PBP-2X* (4 μL of a 2.1 mg/mL solution) was diluted 20-fold in 5 mM deuterated phosphate buffer (pD 6.8) made with Na2HPO4 and NaH2PO4 (Sigma Aldrich), dissolved in D2O (Sigma Aldrich). Isotope exchange was performed for 30 s at room temperature in order to exchange only the most accessible amide hydrogens of the protein. The addition of 9 μL of protease solution (pH 1.6) decreased the pD to 2.5, quenching the isotope back-exchange. Digestion was performed for 2 min at 0°C as described above. The sample was preconcentrated and desalted on a peptide MacroTrap column (Michrom Bioresources) with 2% phase B at a flow rate of 300 μL/min, prior to eluting on a C18 reversed-phase column (1 mm × 100 mm, Interchrom). The same separation conditions as described above were then used. To prevent back-exchange, buffers, valves and columns were cooled to 0°C. Direct measurement molecular masses of deuterated peptides were obtained without splitting. We performed in parallel the same experiments with a non-deuterated buffer, and could thus compare the retention times of the non-deuterated and deuterated peptides, which helped to identify the latter.
ESI-MS and ESI-MS/MS
Mass spectrometric analyses were performed using a quadrupole ion trap mass spectrometer (ESQUIRE 3000+, Bruker Daltonics) equipped with an ionspray source. The heated capillary was held at 4 kV, and end plate voltage set at 500 V. A 10 psi back-pressure of nitrogen sheath gas was used to stabilize the spray, and the drying gas flow of N2 was set at 8 L/min with a temperature of 250°C. For the MS/MS experiments the three most intense ions were fragmented and then excluded after one spectrum had been obtained. The isolation width was 4 Th and the fragmentation amplitude was set to 2 V. Mass spectra were acquired from m/z 50–2000. For analyses and treatment of the data we used the Bruker Daltonics softwares Data Analysis 3.0 and Biotools 2.1.
Peptide mapping experiments were performed for each enzyme by LC/MS/MS analyses. After the LC/MS/MS analysis, the Data Analysis software generated a compound list of automatically identified possible peptides. Within these possible peptides, some were selected with the Biotools software when the protein sequence was introduced; this gave a theoretical peptide mapping. To validate each peptide, we checked manually each corresponding MS/MS spectrum. Only peptides that were unambiguously identified were retained for the peptide mapping.
The sequences of the peptides obtained with each protease are shown in Fig. 1 as underlining bars under the PBP-2X* sequence. After separate digestions with pepsin, protease type XIII and protease type XVIII, we identified 149, 69 and 144 peptides, respectively, giving sequence coverages for PBP-2X* of 93, 40 and 84%, respectively. None of these proteases is really specific, but we found a very good reproducibility in the digestion patterns. Percentages of coverage were very different between the three enzymes, which might be due to their different activities and might also depend on the model protein which was digested. The use of only one enzyme did not provide complete coverage of the sequence. In contrast, if we combine the three enzymes, it is possible to cover 99.7% of the sequence. In addition, this combination gives several overlapping peptides which can be used to obtain higher resolution.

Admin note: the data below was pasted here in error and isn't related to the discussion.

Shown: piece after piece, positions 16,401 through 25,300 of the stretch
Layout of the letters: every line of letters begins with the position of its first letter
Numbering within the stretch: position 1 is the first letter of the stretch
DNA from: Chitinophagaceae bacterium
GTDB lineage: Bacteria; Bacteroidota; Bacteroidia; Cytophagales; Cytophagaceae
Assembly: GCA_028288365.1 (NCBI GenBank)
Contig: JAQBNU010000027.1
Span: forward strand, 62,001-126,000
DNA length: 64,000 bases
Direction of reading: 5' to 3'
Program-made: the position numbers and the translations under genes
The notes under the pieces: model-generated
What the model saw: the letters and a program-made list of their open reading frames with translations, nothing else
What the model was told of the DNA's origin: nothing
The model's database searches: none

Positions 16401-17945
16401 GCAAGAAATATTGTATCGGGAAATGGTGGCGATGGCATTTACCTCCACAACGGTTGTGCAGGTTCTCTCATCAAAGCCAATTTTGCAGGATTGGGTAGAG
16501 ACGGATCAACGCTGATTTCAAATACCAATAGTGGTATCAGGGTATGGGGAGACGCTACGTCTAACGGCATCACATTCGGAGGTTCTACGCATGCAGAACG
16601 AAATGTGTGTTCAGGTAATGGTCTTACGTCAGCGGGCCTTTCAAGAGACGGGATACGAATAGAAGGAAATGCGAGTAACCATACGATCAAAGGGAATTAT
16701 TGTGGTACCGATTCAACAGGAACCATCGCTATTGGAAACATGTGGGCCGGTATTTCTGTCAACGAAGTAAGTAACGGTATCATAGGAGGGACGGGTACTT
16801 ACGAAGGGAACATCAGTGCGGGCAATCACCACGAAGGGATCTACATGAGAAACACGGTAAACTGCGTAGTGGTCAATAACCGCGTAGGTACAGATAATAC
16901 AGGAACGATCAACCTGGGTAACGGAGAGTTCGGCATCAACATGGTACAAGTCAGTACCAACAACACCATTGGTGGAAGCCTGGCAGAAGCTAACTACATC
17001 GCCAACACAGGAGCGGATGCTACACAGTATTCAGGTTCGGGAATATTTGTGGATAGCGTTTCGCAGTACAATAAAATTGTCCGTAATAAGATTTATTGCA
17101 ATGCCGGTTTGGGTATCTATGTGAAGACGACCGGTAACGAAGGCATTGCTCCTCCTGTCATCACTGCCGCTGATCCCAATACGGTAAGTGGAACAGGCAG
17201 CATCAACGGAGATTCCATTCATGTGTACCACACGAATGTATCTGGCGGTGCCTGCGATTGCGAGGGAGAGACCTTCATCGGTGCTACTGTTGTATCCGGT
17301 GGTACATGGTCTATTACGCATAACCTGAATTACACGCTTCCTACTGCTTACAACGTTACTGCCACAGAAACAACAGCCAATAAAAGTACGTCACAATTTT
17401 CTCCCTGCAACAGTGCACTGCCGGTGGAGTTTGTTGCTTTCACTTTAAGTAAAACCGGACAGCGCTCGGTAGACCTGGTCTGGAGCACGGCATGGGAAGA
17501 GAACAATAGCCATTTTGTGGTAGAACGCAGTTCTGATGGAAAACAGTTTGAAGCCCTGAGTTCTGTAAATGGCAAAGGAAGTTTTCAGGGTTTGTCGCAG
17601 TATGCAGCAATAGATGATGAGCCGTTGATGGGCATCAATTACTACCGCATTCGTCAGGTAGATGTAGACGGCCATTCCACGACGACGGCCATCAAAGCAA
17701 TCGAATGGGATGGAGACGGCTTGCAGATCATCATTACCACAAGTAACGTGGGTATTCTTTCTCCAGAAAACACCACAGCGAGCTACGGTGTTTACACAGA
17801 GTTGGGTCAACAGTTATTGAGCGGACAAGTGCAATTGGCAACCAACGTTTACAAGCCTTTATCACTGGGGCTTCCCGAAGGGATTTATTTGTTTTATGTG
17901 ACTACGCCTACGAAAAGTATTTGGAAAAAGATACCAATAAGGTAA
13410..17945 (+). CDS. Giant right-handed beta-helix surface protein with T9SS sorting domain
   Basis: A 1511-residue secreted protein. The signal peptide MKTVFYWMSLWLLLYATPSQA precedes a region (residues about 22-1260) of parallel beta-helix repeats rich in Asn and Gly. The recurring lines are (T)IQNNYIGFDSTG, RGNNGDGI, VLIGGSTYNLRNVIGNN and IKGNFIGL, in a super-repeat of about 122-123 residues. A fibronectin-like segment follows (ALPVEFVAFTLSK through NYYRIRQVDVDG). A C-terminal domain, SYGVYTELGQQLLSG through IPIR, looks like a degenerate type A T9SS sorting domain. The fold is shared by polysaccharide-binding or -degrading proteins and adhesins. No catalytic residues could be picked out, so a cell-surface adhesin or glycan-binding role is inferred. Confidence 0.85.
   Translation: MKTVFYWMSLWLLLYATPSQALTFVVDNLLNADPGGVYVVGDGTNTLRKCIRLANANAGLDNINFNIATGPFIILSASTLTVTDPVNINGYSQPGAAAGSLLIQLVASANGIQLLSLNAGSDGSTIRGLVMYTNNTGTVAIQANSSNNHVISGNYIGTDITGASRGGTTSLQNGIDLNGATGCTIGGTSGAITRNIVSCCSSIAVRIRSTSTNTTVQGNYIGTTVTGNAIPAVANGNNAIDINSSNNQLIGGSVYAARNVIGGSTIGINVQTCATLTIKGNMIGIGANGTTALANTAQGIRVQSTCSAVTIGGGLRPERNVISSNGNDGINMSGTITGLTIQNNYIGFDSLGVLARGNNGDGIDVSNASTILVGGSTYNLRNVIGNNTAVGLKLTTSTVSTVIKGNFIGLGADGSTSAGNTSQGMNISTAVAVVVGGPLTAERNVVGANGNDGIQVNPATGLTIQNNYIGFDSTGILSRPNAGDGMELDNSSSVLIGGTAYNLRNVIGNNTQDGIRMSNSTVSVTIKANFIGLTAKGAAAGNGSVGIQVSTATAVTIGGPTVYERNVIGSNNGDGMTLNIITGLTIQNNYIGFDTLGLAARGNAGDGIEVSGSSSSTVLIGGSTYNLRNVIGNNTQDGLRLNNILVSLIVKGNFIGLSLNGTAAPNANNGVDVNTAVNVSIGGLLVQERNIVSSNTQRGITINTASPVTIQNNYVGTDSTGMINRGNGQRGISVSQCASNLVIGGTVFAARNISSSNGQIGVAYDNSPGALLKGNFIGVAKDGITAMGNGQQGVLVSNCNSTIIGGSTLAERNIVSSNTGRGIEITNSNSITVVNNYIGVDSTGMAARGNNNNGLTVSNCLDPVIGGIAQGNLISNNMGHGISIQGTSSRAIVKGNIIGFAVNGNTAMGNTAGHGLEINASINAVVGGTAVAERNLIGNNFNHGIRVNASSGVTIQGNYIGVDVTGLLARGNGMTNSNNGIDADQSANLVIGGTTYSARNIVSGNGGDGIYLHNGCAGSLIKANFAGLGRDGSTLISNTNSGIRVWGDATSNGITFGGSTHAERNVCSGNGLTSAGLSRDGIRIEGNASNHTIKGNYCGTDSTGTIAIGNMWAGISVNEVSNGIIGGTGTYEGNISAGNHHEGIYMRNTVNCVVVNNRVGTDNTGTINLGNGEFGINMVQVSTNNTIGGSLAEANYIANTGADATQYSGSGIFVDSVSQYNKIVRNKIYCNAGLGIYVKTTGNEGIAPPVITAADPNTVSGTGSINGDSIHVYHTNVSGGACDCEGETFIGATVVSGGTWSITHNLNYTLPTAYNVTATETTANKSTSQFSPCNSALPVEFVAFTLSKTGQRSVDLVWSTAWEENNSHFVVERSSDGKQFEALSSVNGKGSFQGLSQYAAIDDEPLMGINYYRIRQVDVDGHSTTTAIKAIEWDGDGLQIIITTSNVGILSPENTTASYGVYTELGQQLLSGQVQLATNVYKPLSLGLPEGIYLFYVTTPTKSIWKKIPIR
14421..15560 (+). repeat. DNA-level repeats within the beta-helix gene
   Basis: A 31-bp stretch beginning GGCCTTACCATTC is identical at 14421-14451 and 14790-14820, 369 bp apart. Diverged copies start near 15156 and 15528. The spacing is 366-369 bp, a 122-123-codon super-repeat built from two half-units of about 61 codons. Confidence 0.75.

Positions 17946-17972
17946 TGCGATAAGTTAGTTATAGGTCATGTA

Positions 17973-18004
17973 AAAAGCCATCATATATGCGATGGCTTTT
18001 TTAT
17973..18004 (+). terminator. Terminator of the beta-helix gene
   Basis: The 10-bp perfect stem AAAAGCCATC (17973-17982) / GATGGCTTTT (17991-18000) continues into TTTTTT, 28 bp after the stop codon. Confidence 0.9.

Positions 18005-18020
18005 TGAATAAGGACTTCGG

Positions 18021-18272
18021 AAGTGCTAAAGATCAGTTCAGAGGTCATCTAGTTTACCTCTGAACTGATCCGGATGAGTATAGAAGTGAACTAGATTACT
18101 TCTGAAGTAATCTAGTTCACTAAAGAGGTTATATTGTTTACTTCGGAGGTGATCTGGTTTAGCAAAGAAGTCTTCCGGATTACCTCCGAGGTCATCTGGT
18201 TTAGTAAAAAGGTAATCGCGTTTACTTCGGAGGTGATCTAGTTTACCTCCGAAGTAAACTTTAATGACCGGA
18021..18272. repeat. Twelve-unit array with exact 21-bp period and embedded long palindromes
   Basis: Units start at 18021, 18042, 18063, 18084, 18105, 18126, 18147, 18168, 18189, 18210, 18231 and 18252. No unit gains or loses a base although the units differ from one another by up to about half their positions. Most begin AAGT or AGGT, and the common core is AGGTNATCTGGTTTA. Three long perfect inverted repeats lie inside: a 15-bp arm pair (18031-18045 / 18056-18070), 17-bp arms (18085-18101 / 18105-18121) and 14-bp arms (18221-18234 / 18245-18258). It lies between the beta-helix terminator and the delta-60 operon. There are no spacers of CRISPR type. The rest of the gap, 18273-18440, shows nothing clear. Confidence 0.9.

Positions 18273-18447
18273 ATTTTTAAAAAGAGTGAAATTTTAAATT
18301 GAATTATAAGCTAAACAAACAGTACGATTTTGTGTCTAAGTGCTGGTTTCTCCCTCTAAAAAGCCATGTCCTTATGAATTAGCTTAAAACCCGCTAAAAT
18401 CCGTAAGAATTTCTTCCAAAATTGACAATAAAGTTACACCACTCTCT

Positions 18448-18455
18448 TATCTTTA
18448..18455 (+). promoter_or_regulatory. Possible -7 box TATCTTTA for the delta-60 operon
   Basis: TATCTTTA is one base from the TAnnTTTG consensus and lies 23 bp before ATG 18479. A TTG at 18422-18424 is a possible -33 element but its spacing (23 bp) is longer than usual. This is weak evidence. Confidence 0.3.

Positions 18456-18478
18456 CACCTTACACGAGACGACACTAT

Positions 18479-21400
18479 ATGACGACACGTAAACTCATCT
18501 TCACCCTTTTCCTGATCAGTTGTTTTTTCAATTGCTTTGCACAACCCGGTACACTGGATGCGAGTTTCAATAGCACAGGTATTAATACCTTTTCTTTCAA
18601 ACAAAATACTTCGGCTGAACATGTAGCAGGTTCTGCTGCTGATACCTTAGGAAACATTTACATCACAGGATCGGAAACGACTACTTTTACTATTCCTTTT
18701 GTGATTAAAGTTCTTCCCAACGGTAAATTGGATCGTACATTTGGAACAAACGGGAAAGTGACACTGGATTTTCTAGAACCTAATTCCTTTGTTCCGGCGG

Isotope exchange on the peptides
For each enzyme, LC/MS experiments were realized in parallel with PBP-2X* in both deuterated and non-deuterated solvent. Elution profiles of peptides obtained from the digestion of non-deuterated protein were the same as those obtained from the digestion of deuterated protein. For each peptide previously identified we measured the extent of deuteration. The deuterated peptides obtained with each protease are shown in Fig. 2 as bars with different gray levels, according to their percentages of deuteration. After digestion with pepsin, protease type XIII and protease type XVIII, we could determine the deuterium incorporation for 84, 16 and 115 peptides, respectively, giving sequence coverages for deuterated PBP-2X* of 72, 12.5 and 81%, respectively. It was not possible to determine the deuterium incorporation for all the peptides identified by LC/MS/MS analyses. The signals for deuterated peptides are in general lower than those of the corresponding non-deuterated peptides because of the non-homogeneous deuteration, which creates several species for a given peptide. In addition, deuteration can lead to overlapping of mass peaks for co-eluting peptides. For these reasons, with pepsin alone we obtained information on only 72% of the amino acids, leaving the possibility of missing a major area of the protein in the remaining 28%. However, by combining the three analyses it was possible to obtain information about deuterium incorporation on almost 95% of the amide hydrogens. Furthermore, this combination provided overlapping peptides, enabling the calculation of the numbers of incorporated deuterium atoms for very small segments. By combining the results presented in Fig. 2 it is possible to determine the percentage of deuteration for each region of the protein; these data are presented in Fig. 3.
In particular, eight segments with a percentage of deuteration greater than 30% are identified, namely, fragments 49–63, 103–110, 153–168, 370–389, 492–501, 550–567, 616–624 and 634–645. These fragments correspond to the most easily exchanged regions of PBP-2X*.
The use of the three enzymes